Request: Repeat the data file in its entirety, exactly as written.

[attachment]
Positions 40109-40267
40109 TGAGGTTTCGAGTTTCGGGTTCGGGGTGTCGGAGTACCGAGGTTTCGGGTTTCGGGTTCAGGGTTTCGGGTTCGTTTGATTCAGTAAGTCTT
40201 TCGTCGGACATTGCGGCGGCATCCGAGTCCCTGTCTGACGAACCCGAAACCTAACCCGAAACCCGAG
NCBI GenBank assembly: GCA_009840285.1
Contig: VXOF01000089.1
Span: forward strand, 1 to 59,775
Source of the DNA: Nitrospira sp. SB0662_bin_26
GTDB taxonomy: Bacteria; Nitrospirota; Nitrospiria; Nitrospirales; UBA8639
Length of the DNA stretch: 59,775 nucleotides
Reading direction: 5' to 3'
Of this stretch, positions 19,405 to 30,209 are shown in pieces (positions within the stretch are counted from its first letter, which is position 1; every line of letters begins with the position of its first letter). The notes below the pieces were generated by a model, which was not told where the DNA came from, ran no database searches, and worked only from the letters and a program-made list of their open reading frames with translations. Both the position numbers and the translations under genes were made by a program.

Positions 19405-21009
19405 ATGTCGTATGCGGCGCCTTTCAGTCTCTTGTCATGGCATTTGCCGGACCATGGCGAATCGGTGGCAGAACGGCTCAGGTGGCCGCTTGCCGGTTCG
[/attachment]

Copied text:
Positions 40109-40267
40109 TGAGGTTTCGAGTTTCGGGTTCGGGGTGTCGGAGTACCGAGGTTTCGGGTTTCGGGTTCAGGGTTTCGGGTTCGTTTGATTCAGTAAGTCTT
40201 TCGTCGGACATTGCGGCGGCATCCGAGTCCCTGTCTGACGAACCCGAAACCTAACCCGAAACCCGAG
NCBI GenBank assembly: GCA_009840285.1
Contig: VXOF01000089.1
Span: forward strand, 1 to 59,775
Source of the DNA: Nitrospira sp. SB0662_bin_26
GTDB taxonomy: Bacteria; Nitrospirota; Nitrospiria; Nitrospirales; UBA8639
Length of the DNA stretch: 59,775 nucleotides
Reading direction: 5' to 3'
Of this stretch, positions 19,405 to 30,209 are shown in pieces (positions within the stretch are counted from its first letter, which is position 1; every line of letters begins with the position of its first letter). The notes below the pieces were generated by a model, which was not told where the DNA came from, ran no database searches, and worked only from the letters and a program-made list of their open reading frames with translations. Both the position numbers and the translations under genes were made by a program.

Positions 19405-21009
19405 ATGTCGTATGCGGCGCCTTTCAGTCTCTTGTCATGGCATTTGCCGGACCATGGCGAATCGGTGGCAGAACGGCTCAGGTGGCCGCTTGCCGGTTCG